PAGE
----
Last Saturday I was so fortunate to take part in a Pure Barre class at the Jacksonville Jaguars Flex Field. The class was led by the owners of the Jacksonville and Ponte Vedra Beach Pure Barre studios and the field was packed! Pure Barre among other activities such as looking for shark teeth, surfing, are just some of the ways I nourish my own wellness. When I am well, I am able to connect with my clients, be more attentive and creative in my work. In taking time to prioritize my own wellness, I am able to be authentic and nurture my razor-sharp ability to attune to the needs of my clients.
Wellness is one of the critical factors in being a mental health care provider. Wellness is especially important because mental health providers are one of the primary instruments in their own work. I feel it is incredibly important to walk the talk when it comes to offering a model of wellness or self care for clients.
There are a variety of existing methods already in place to improve self-care. However, self-awareness is the first step to identify and configure a formula that will work best to create homeostasis between work, play, giving and receiving, accomplishing tasks, and doing absolutely nothing. The key to ongoing and lasting change is to pay attention to you and your body. Whatever profession you are in, the work itself can get in the way of your own wellness. And although you may be full of wellness tips for others, knowledge doesn't always translate into action for yourself. Awareness is the catalyst to change and if you can give yourself permission to change one thing, start small. Perhaps you will decide to change routine on your way home from work by practicing sets of deep breathing at each red light. Or take a moment to go outside just to feel the warmth of your sun on your skin during a bathroom break. How do you incorporate wellness into your routine? Share by leaving a comment below!
Take a moment to scroll through these photos I took at the Jacksonville Zoo last weekend. And as you scroll through the photos, take just one moment to find one thing you notice about the tiger. Yes, just ONE thing...
Maybe your attention goes to the color of his fur, the detail in his stripes, or maybe you notice your own feelings about the tiger surfacing...
Perhaps by the time you get to the third image and you see the tiger practicing some mindfulness of his own, you will notice that this exercise took less than three swipes and a total of five minutes to do.
Therapy isn't meant to be a life sentence. Learning skills and techniques that you can apply to the real world is what I feel makes therapy a powerful investment.
Hope you are having a great week so far. Regardless if you are struggling or like Lil' Duval says, "living your best life", use this moment to take a step back, pause, and try to view your situation the way you would look at a painting in a museum.
Sometimes we can get so involved and caught up in our own story that we can forget to take a step back and see the bigger picture.
If you are at an art museum and come across a painting, you might go over to the canvas and inspect the painting from a close up angle. However, I doubt you could truly appreciate the piece of art just by studying it nose to canvas. In that case, you would be likely to take a step back and look at the painting as a whole and allowing whatever thought or emotion to surface as you stand and look at it from a distance. Why not do the same for your own story?
Taking a moment to pause, reflect, and appreciate just how far you have come isn't selfish. Gratitude is a nutrient that helps nourish the soul. *Ezekiel Elliot feed me motion*
Grief is not a linear process. Grief changes the various ways we make sense of our world with one less important person in it. When I encounter things such as these John Lennon stamps, I don't think back to the Beatles themselves. My thoughts take me back to warm memories of a beloved best friend and our connection that was founded on the Beatles and their music and I am so grateful for receiving this random yet powerful reminder of her. Find what soothes you and connect to that. Find refuse in your memories.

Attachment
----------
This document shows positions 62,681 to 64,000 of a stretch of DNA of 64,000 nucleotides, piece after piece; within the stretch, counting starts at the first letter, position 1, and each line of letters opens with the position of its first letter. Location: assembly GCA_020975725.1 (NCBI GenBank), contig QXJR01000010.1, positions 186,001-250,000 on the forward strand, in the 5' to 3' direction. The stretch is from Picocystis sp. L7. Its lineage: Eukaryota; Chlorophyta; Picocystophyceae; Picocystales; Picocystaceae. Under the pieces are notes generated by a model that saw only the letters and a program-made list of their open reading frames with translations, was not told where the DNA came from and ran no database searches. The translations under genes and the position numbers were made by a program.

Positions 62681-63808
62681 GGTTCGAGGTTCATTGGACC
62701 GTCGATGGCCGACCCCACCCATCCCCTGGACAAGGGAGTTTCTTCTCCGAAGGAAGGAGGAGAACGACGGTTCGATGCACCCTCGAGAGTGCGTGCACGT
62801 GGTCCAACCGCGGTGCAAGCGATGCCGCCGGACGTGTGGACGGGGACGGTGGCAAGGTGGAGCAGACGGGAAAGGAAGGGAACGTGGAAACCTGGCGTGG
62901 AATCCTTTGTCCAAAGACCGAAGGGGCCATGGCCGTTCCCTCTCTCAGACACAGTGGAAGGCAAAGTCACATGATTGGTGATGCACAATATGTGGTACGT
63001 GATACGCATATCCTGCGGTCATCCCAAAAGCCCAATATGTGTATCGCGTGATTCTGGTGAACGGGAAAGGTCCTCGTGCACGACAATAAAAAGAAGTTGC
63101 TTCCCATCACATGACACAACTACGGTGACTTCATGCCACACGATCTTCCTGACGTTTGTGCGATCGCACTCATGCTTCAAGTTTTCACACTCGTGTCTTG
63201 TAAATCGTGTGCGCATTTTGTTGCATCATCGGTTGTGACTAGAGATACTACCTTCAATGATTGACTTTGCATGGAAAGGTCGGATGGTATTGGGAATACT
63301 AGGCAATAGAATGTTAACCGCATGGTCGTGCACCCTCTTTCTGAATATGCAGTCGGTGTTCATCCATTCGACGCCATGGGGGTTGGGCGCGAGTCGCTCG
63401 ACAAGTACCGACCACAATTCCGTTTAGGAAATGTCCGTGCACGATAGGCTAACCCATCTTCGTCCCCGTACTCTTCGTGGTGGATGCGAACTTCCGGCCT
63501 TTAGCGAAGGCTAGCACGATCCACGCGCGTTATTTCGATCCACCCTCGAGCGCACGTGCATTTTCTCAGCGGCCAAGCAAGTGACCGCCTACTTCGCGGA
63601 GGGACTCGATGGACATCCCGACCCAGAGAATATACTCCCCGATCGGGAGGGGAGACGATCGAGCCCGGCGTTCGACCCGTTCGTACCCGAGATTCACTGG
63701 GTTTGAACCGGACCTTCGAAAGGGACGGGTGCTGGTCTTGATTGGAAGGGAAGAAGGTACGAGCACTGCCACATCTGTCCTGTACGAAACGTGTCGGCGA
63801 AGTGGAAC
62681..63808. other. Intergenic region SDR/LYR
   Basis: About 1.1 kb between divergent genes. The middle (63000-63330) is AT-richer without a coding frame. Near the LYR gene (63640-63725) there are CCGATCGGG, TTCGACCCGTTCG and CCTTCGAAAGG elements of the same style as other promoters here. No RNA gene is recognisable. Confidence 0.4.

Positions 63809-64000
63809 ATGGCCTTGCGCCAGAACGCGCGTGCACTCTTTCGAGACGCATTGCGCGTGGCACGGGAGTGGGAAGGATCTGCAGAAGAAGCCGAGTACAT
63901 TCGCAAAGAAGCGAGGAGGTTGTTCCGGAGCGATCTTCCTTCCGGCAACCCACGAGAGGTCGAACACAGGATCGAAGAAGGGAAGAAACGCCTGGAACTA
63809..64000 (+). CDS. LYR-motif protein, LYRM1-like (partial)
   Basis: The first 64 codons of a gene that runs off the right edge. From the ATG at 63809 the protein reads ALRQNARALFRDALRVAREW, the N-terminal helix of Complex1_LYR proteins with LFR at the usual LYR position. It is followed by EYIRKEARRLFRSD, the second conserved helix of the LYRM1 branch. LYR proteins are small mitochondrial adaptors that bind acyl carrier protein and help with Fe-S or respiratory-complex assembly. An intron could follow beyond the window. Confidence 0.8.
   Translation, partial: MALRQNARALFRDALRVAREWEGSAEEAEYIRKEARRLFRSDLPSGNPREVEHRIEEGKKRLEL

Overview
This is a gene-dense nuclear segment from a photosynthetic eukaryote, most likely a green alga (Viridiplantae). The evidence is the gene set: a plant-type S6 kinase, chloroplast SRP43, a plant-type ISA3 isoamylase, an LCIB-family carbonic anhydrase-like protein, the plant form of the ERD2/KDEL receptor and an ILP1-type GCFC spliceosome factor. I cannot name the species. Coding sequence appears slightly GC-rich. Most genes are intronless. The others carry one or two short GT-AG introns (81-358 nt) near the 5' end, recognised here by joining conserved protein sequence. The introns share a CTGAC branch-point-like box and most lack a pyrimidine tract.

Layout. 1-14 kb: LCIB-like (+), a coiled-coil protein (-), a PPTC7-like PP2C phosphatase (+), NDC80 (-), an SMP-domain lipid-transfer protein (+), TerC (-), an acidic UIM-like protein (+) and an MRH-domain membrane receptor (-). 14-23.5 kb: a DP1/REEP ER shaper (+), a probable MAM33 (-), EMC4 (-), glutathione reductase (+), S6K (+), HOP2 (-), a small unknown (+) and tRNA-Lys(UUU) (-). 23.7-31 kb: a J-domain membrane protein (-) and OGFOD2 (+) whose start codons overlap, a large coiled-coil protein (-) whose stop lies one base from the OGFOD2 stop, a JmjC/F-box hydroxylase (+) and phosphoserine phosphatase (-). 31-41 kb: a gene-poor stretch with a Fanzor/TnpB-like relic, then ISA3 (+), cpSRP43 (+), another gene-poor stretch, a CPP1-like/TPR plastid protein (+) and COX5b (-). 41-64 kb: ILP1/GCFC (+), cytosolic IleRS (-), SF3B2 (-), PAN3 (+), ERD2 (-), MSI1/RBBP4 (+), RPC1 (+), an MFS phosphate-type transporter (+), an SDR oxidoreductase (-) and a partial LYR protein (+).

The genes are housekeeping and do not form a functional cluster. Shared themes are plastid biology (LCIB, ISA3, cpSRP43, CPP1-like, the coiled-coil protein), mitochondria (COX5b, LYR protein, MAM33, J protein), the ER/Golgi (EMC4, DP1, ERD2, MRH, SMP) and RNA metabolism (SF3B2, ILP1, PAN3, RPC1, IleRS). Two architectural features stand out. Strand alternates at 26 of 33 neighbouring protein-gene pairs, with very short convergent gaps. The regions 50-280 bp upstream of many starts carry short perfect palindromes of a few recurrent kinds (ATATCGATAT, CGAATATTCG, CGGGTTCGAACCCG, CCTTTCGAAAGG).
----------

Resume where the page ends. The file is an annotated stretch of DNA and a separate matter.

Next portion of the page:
Generally speaking, Cognitive Behavioral Therapy (CBT) works by breaking down the thoughts, images, beliefs and attitudes and how these processes relate to how a person behaves (and emotionally responds).
Let’s look at this model from a different lens, or a somatic lens: you experience an event your BODY responds with a feeling (e.g danger, fear, excitement, happiness, pain) feeling gets translated into thought/opinion/memory (e.g Is it safe? Is it going to be painful? Can I get hurt from it? Maybe I should post that selfie to show my ex how I’m thriving) you respond and go from there (aka your behavior)
What’s my point? I hear A LOT of horror stories of folks having their feelings invalidated. Your feelings are so important. YOU are important. And when you are able to identify what you FEEL you can identify the thought and if you can do that, you can do ANYTHING.
Today we will go a little deeper in trauma. Dr. Stephen Porges developed Polyvagal theory to expand our understanding of how the nervous system responds to threat and trauma.
In our last post we briefly talked about the nervous system and it's role in trauma. Dr. Porges added a third factor: the vagus nerve. The vagal nerve plays a role in regulating the heart, face, stomach, and breath. The nerve also communicates with the brain. When talking about the nervous system, we will need to use some anatomical terms to orient ourselves:
Ventral: towards the front of the torso. The navel (belly button) is on the ventral or anterior part of the body.
Dorsal: towards the back of the torso. For example, the shoulder blades are dorsal or posterior to the ribs.
The vagus nerve, or more specifically the ventral branch of the vagus nerve, controls the muscles of the face. The face, heart, and lungs are all used when we interact with others (e.g. smiling or making eye contact, feeling our heart beating faster, using our lungs to speak and breathe). This is what Dr. Porges calls "social engagement". In other words, it is through our face, heart, and brain connection that we learn to respond to interpersonal threats and challenges. Let's use a worst-case scenario as an example of how this works. Imagine this: you are walking down a dark alley alone and you see a dark shadow in the distance approaching you. Your face (eyes, nose, and ears) capture the image, hear the footsteps, and smell any scents or aromas in the air. Your brain takes in all the information your sensory organs are sending and tries to make sense of the shadowy figure. As this takes place, your heart begins pumping a lot harder to disperse blood flow to your muscles just in case you need to fight or make a run for it (flee/flight) from this unfamiliar and potentially dangerous shadowy figure. So what just happened? Your vagal nerve was working in overdrive, working hard as gatekeeper of your body's responses to the environment, moderating a conversation between your brain and body during a moment of possible danger. Another branch of the vagus, the dorsal vagus, regulates organs below the diaphragm (e.g. stomach, intestines). The dorsal vagus activates what we call "shutting down" during overwhelming trauma.